Mallory, that looks like poo. Are we supposed to eat it? This month's Daring Bakers Challenge was unfortunately not gummi bears like i had predicted, but something much better, something i have always dreamed about baking. Oh wait, no baking involved. Have i told you that i hate deep frying? Well, i will tell you now. Save doughnuts and chiros, anything coming out of a fryer looks like a piece of crap. More honesty box? Cannolis have got to be the ugliest confection in the book. They are unattractive, look like a cross between a cigar and a poo that is starting to get furry on the ends. And they are a pill to make. Appetizing non? You want to make them now? Go for it, millions of people love them, and for those who don't eat with their eyes first, well they are perfect for you. Have i ever wanted to make a cannoli? No. I am 100% about appearances, if it doesn't look good, the photo won't look good. So how do you make a turd look good? Damn near impossible if you ask me. But you didn't ask me, so we'll try. We don't accept defeat with grace here at the Salty Cod, no we will curse and throw the dough mass in the trash and start over before accepting defeat, even with the chuckles burning down out neck. Oh cannoli you have spleaned me, at least now though we have met. Will you ever be on our bakery menu? Absolutely not. But you know, as with all thing in life, it is never pointless to have performed a task you disliked, you can't know that you don't like something until you try it. So here is the story of a white chocolate cannoli named kaka.
Purple and black are really hot right now. Said the grasshopper. I decided that if i had to make cannolis, i might as well make them when i had to cook, so i waited for Thanksgiving like every other American Daring Baker did. Who wants a Cannoli on Thanksgiving? Well, maybe the Italian American families do; mine is not far from an that though. A gaggle of French Canadian immigrants and a few Norwegians who think they are Vikings and you have a loud yelling stereotypical Italian family dinner table. Brilliant! Back to the story. Cannolis, hmm. The idea in the mind was dough dyed black filled white; piano key cannolis. As i made up the dough and began to fry, my uncle bellows from behind me, that looks like a dog turd!! A fried kaka! Joy. And i still have half the dough left. The rest of the family looks at them nervously, then finishes in a bout of laughter. My aunt adds, oh like krumkaka (Norwegian cookie cone) certainly is kaka! In my defense, i cry, hey! i didn't want to make these! and besides, they'll look better when they are filled. As the rest of my family were to arrive the next day i thought, damn, i better start a batch over. Black cannolis sound better in theory. So next morning, new batch. This time, purple.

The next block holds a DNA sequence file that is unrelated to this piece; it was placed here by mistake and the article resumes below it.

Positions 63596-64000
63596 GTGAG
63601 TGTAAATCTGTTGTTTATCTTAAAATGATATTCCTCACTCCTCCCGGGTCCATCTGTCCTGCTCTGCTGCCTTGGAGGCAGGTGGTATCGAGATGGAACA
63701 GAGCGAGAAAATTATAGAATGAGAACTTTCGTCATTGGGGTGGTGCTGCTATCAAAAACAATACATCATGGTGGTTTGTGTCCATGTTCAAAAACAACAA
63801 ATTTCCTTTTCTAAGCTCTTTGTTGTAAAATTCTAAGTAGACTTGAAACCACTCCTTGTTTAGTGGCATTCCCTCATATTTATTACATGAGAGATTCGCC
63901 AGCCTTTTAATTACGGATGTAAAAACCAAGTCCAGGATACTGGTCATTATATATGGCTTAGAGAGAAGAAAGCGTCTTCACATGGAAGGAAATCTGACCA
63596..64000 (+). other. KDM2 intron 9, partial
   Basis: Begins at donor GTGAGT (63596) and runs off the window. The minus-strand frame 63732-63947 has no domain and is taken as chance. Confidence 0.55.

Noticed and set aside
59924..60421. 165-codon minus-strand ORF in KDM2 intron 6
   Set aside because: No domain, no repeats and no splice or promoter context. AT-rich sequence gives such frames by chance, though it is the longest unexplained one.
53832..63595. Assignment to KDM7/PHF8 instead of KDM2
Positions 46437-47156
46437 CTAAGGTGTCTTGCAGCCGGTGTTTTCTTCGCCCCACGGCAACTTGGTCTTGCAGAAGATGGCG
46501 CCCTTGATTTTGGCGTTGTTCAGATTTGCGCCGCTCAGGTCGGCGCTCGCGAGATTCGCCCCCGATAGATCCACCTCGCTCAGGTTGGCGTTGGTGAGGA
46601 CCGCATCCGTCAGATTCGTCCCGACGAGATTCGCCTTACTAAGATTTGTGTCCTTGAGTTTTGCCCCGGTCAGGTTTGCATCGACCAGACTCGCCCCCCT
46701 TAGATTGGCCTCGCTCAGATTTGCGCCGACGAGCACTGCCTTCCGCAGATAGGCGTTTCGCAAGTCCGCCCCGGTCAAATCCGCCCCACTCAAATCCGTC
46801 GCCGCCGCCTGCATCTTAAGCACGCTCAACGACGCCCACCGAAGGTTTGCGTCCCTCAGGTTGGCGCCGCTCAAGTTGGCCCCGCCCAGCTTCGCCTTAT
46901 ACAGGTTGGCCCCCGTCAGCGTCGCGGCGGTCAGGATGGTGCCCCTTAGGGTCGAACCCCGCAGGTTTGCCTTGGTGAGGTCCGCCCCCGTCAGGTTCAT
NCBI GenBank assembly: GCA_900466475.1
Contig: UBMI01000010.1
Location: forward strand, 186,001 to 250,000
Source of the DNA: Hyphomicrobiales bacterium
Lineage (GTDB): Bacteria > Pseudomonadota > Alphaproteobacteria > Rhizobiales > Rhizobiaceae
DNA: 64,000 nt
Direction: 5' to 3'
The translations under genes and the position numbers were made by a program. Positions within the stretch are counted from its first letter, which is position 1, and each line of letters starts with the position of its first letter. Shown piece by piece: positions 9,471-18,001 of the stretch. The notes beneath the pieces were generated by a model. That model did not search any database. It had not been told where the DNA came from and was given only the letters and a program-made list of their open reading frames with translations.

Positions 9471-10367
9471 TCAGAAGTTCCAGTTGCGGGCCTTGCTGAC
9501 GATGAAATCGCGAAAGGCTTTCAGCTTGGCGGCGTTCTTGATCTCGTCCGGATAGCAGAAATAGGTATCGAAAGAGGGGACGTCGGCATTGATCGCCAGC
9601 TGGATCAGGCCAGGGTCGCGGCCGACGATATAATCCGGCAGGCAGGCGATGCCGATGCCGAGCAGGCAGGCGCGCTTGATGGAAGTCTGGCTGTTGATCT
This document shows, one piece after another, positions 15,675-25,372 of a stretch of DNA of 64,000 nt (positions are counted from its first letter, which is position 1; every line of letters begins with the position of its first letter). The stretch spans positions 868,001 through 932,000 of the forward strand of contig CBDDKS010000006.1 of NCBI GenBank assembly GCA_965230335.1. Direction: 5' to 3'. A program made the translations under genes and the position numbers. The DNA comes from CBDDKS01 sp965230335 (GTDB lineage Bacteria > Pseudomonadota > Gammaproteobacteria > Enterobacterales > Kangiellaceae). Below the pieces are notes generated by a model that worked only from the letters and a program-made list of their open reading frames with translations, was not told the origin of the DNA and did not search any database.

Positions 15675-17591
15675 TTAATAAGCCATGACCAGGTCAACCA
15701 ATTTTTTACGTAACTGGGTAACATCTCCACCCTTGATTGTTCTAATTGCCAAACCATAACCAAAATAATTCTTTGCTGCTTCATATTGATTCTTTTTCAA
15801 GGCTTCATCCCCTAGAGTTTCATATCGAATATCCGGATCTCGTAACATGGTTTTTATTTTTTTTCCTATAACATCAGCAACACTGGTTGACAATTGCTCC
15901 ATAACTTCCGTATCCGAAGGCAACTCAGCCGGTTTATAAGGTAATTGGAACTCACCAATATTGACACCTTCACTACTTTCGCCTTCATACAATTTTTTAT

The purple didn't solicit much praise either. Oh well, now it's all about the photo. Who cares if they taste like kaka, they'll at least match their appearance. I made up the cream. Shit, didn't drain the ricotta. Try number two, i'm not doing too well with this recipe apparently. 0 for 2. I frost their beards as i wait for it to chill, melted white rolled in crumbled white. Chocolate, that is. Will this damn recipe ever end. Piped. Time for some photos. Will we manage? Will we make the kaka look like a jewel? Is it possible? A Thanksgiving miracle perhaps? At this time i think of Martha Stewart, they say Martha could wrap a poo in tin foil and make a pretty ornament. Martha eh...i can turn this kaka into something that glitters like gold. Really? No. But a girl can dream can't she.
To be fair to the cannoli, appearances aren't everything. They were consumed lickety-split. Beauty is on the inside? Indeed. Said the cannoli to the biscotti: will you still love me when i lose my looks? The reply: honey, i didn't marry you for your looks. Love is blind. Cannolis are a delightful treat (those who ate them reported to me) despite their appearance. Daring Bakers i wanted to yell that this challenge was a fail, but i suppose failing would only be giving up. May we please do something with a cake, a cookie, a bread next time? Anna i'm talking to you.
The cannolis came, the cannolis went. If anything they gave us all a laugh, i always want a kitchen filled with laughter. Thanksgiving at my aunt's house has always been my favorite. And i have no doubt that i will miss it for many years to come, but will be able to look back on it with a wry smile in remembrance of the sweet, crispy fried kaka.
This month's Daring Bakers Challenge was chosen and hosted by Lisa Michele of Parsley, Sage, Desserts and Line Drives. The cannoli recipe is from the book Lidia’s Italian-American Kitchen by Lidia Matticchio Bastianich and from
Ingredients: 2 cups flour, 2 tsp sugar, 1/4 tsp salt, 3 tbsp white vinegar, 3 eggs (BIG difference from the recipe used for the challenge), 2 tbsp melted butter, 3 tbsp water (i used wine for the purple color) and oil for frying. The method will follow the same as the recipe used for the challenge.
The kakas were not so bad, i suppose. Will i make these again? I think you'd have to hold a gun to my head. Though if the cannoli are here already, you must have left the gun. Couldn't resist, i'm sure every Daring Baker this month quoted the Godfather at least once. In the end, i believe this was exactly what i needed. A humbling reminder that there are many thousands of things i am no good at making, and that even when you are fumbling in the kitchen, when you are fumbling with your family around, it is all worth it. This is a Thanksgiving i will remember with a smile, and who knows, maybe next year when i feel a nostalgia for Thanksgiving, maybe i'll make a batch of cannolis to remember and laugh. Only joking, not even for sappiness would i make these again. Cannolis, i quit you!